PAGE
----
Utah County officials are moving cautiously toward putting out bids on the remaining reconstruction of the Training School Road project in the American Fork and Highland area.
The first phase of the project, built in 1996 to accommodate the opening of the Mount Timpanogos LDS Temple, cost the county considerable time, effort and discomfiture.The county also had to pay $225,000 in a legal settlement when conflicts over property damages ended up in court. Most or all of the money paid out will be reimbursed from the Federal Highway Administration, says Utah County Engineer Clyde Naylor.
Still, the county wants to be careful when proceeding on the remaining portion of the estimated $4.5 million project.
The second phase involves nearly four miles of road between U-92 and approximately 8500 North and 1000 North to the Lone Peak High School on Cedar Hills Drive. It also includes installing a traffic light at the intersection of State Street and 1100 East.
In a recent county commission meeting, Commissioner Gary Herbert said the county is going to be very careful "for a lot of good reasons." He asked that staff check to be certain all of the right-of-ways had been properly obtained.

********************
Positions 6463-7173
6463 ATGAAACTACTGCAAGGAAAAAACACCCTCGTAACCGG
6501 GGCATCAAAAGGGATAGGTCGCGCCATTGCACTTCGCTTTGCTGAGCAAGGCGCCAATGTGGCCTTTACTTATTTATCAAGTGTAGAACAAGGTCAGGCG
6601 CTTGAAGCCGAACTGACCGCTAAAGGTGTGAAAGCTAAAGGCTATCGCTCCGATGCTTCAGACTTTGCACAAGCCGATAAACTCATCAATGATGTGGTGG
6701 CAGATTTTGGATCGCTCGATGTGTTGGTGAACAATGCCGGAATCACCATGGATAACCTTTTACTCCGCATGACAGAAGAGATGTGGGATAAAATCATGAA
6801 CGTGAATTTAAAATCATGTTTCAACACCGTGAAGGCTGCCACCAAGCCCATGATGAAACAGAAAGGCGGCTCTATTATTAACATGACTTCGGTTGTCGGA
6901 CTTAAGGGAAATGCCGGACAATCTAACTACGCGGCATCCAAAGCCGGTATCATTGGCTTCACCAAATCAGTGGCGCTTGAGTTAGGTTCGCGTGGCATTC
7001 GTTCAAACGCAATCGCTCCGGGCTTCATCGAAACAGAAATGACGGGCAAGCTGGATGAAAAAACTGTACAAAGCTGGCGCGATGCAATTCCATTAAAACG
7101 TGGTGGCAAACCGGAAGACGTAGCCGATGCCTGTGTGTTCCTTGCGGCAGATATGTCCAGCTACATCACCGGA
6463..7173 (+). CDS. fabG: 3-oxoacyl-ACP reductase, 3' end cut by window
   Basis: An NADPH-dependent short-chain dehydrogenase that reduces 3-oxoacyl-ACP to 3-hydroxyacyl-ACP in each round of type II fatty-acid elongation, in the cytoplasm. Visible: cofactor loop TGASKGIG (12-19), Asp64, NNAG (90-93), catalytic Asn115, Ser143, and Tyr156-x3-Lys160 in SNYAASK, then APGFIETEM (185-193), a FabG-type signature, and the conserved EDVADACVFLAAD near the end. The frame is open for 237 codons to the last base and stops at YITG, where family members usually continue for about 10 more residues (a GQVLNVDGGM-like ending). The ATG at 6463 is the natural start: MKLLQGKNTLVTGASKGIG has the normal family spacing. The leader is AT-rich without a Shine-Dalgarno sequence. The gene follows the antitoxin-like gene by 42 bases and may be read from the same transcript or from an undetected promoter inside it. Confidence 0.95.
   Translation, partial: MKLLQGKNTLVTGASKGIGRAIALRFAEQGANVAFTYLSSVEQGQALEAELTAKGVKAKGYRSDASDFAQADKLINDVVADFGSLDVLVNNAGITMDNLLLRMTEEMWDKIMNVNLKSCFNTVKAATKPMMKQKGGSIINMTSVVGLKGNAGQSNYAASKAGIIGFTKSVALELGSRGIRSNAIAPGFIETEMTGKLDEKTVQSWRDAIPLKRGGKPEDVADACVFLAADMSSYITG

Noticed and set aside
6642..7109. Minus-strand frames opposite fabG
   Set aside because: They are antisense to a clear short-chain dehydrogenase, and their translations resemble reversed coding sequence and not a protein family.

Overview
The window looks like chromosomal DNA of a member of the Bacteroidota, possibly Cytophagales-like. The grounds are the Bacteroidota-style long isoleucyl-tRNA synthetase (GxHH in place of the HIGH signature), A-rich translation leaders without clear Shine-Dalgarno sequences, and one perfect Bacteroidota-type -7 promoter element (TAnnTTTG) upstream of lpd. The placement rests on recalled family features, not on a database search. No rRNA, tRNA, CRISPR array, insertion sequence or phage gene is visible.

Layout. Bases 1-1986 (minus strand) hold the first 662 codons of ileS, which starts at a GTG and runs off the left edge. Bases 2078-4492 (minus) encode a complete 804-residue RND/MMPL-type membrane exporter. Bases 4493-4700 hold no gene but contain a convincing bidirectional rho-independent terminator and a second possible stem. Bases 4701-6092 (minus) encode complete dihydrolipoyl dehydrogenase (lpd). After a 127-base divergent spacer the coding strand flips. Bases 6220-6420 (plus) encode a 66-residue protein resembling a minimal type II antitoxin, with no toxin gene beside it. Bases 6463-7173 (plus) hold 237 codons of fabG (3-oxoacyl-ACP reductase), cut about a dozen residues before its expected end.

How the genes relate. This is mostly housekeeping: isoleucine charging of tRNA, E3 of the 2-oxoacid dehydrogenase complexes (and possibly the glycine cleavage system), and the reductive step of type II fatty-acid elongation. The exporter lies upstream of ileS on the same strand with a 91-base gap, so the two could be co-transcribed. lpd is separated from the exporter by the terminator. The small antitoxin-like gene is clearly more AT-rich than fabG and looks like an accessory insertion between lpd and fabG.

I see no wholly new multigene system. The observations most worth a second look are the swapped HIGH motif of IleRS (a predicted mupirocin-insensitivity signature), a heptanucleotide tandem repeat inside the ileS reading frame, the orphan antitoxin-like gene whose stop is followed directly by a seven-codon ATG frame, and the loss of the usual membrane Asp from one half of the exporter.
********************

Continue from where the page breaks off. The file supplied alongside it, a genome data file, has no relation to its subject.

In the first phase, to have the road ready for the temple opening, the bid was let before all of the easements were secured. That created some difficulties for county officials, and the commissioners said they don't wish to repeat the situation.
"This crosses jurisdictions (into American Fork and Highland), so it's logical for the county to take the lead," said Don Nay, of the county engineer's office. "We believe we have all of the right-of-ways secured except for Holmstead Construction."
Hal Holmstead, owner of the business, was one of several residents involved in the earlier litigation. The residents said their property was damaged during construction of the road's first phase.